Walking My Adopted Trail: OHT from Dockery Gap to Lake Fort Smith SP

I’ve wanted to check my adopted section of the Ozark Highlands Trail for several months but life wouldn’t cooperate, so we were thankful for this time. I love this section and Hike-dog does, too. It was a crisp, clear day and water was running perfectly.

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Immediately, I noticed the excellent work done by volunteers with the OHTA recently. Several downed trees on the upper ridge were cut out and made for easy walking.

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The first Jack Creek crossing was almost a wet crossing but it was fairly easy to step across rocks. A favorite feature of this 4-mile section is that you cross a series of small streams that flow down into Jack Creek. Each of these streams is a visual highlight and different in every season.

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Hiker-dog seemed to enjoy having this rock in the middle of one of the small drainages we crossed.

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The water in Jack Creek was flowing clear. We met about seven young backpackers having lunch at the nearby campsite. We’d passed a solo teenage backpacker and a father and 9-year old son duo for a total of 10 hiker sightings on my small section. It was good to see so many young people on the trail.

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Seeing Trout lilies means springtime is near. These little splashes of color dotted the forest floor.

 

 

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The photo above shows one of the small streams we crossed and a huge boulder that always impresses me. To get an idea about its size, I placed an arrow pointing at Hiker-dog next to a tree for a sense of scale.

IMG_2950rrI filled my water bottle twice, the first time simply dipping into one of the side streams that flow into Jack Creek. The second refill came from this favorite spot where water usually flows across moss-covered rocks before crossing the trail.

I used a small handsaw to cut a few smaller trees off of the trail and used my GPS to record waypoints for future trips out with OHTA chainsaw pros for larger trees, none of which were major obstacles.

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Hiker-dog enjoyed several cooling bathes over the course of the day and she definitely exceeded my 8-miles out-and-back distance with her dashes out through the woods. She and I were both thrilled to do this section of the OHT again!

Consider volunteering! Go to the OHTA website and check under maintenance. Use the maintenance coordinator email to see if there is a section you might want to adopt.

Jack Creek Criminals on the Ozark Highlands Trail

As I hiked east from Dockery Gap to check my section of trail a dad and his four sons approached from the opposite direction.   They had a haggard and disheveled look as they lumbered up the trail loaded down with one-gallon plastic milk jugs filled with cloudy water and overloaded backpacks.  One of the sons carried a rifle presumably for protection from wild bears.

The gun made me nervous, but I relaxed when the dad spoke.  He explained that they had camped at Jack Creek with plans to hike to White Rock Mountain, but now they were wondering how to hike out and where they might get cell phone service to call mom to come get them.  I took my map out and showed them the road they were approaching and how to walk toward civilization.  They explained that their water filter wasn’t working correctly, hence the murky water jugs.  They’d not slept well, were overheated and exhausted.  As I continued down the trail, I thought they’d made the right decision in exiting the forest.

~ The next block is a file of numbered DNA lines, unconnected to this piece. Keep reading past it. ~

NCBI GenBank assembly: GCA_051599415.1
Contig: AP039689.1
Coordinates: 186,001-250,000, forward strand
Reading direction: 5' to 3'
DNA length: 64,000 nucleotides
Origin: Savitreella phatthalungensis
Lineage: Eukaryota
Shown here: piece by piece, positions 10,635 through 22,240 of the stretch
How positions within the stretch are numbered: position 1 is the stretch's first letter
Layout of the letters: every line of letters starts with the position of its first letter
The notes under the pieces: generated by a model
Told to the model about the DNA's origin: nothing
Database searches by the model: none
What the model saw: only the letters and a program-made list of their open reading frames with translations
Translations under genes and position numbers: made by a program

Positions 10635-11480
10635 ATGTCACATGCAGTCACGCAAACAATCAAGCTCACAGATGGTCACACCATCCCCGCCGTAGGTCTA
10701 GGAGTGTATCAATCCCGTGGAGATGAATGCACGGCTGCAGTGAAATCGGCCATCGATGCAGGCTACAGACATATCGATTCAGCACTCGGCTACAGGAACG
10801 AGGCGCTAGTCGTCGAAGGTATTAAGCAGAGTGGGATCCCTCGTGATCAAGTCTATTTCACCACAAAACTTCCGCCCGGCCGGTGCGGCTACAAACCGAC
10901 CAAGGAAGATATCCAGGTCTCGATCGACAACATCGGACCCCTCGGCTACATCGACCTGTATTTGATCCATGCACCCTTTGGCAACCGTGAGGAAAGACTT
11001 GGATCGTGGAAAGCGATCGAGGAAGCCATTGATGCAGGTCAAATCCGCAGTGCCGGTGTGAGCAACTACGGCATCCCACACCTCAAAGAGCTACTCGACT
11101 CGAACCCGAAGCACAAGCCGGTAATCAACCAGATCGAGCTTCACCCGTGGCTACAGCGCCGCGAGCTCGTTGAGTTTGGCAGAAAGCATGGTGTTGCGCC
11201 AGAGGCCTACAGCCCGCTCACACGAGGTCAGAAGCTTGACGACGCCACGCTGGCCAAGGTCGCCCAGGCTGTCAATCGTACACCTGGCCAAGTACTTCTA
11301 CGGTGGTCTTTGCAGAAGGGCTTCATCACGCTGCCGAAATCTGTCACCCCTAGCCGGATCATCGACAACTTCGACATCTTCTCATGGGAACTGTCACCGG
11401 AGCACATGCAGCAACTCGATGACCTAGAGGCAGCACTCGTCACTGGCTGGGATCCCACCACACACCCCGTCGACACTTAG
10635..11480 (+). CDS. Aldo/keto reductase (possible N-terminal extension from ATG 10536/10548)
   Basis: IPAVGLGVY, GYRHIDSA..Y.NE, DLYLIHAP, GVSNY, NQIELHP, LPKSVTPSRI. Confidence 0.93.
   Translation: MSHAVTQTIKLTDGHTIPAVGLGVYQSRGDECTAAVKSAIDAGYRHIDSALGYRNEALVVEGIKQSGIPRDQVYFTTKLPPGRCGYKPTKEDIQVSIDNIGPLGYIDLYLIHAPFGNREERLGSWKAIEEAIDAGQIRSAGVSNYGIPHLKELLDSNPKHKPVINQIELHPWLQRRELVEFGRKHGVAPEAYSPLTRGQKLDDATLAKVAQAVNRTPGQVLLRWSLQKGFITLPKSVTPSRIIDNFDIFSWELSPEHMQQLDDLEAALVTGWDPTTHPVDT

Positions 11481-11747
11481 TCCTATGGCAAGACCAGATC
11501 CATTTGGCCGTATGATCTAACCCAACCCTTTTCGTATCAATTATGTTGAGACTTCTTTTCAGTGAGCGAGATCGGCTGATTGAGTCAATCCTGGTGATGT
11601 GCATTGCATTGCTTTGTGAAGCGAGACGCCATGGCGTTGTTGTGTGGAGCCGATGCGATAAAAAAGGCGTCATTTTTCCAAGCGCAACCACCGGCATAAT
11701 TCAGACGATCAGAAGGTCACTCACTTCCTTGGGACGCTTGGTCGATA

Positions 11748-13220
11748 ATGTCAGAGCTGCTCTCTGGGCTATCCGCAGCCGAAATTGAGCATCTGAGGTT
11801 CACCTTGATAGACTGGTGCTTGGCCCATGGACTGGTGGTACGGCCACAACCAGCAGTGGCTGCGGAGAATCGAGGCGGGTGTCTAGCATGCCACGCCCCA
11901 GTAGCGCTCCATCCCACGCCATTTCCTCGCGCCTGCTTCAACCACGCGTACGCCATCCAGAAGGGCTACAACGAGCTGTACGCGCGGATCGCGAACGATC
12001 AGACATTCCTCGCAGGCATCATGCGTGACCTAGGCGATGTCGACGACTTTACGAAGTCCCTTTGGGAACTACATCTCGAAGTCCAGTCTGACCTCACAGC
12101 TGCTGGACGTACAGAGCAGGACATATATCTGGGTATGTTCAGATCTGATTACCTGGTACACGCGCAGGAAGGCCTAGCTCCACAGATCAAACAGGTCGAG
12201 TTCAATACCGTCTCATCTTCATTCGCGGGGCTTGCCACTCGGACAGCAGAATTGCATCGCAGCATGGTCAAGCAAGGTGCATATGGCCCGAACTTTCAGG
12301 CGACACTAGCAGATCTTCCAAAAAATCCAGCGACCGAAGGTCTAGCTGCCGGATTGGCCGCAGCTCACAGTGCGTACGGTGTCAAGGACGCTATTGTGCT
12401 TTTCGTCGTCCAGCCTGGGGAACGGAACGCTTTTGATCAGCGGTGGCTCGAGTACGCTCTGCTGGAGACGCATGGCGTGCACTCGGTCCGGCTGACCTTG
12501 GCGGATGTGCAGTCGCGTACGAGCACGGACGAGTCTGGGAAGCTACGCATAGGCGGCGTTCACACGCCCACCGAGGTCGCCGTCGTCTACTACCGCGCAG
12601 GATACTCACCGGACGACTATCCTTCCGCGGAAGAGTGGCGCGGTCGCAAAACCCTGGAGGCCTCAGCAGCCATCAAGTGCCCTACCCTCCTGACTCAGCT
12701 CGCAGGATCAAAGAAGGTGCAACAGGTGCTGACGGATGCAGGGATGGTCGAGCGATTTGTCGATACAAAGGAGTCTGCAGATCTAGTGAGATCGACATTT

Approaching Jack Creek less than a mile later, I saw smoke and a burning campfire.  There was a hammock tied between two trees next to the creek and trash everywhere.  Thinking someone must still be occupying the site I called out, but there was no response.  It gradually dawned on me that this was the camp left by my exhausted friends who’d just asked for directions.  I extinguished the fire, kicking a large aerosol can of insect spray out of the coals and then collected the trash.

I continued down the trail picking up more trash at each creek crossing.  It appeared that these young men and their dad deposited trash at every rest stop.  After doing a little maintenance I returned to the trashy camp, scattered the now cooled fire ring, and bagged the trash I’d collected earlier.  Then I noticed scaring on a tree next to the creek where they had chopped it with an ax for no apparent reason.  This began to feel like a crime scene.

Some of the trash collected at the site.  Notice the burned aerosol can.

Some of the trash collected at the site. Notice the burned aerosol can.

I had visions of driving up on these fellows as they walked along the road and what I would like to say but then considered the rifle and thought a more diplomatic approach might be best.  As I hiked up the trail away from the scene of the crime, I rehearsed the discussion I would have about the beauty of the Ozark National Forest and how important it is that we care for it and pass it on to our children.  I wished for words to help these men discover a better way to treat the wilderness but, in reality, it seemed futile to try to convert remorseless criminals who enter the forest for recreation and harm it by their very presence.

As it turned out, by the time I arrived at the trailhead to throw my bag of trash in the Jeep, the father and his sons were nowhere to be seen.  I do wish I could have that conversation, but I take comfort in the knowledge that I probably witnessed the conclusion of their first and last backpacking trip on the Ozark Highlands Trail.  If I just had some assurance that they don’t have access to four-wheelers I’d feel a whole lot better.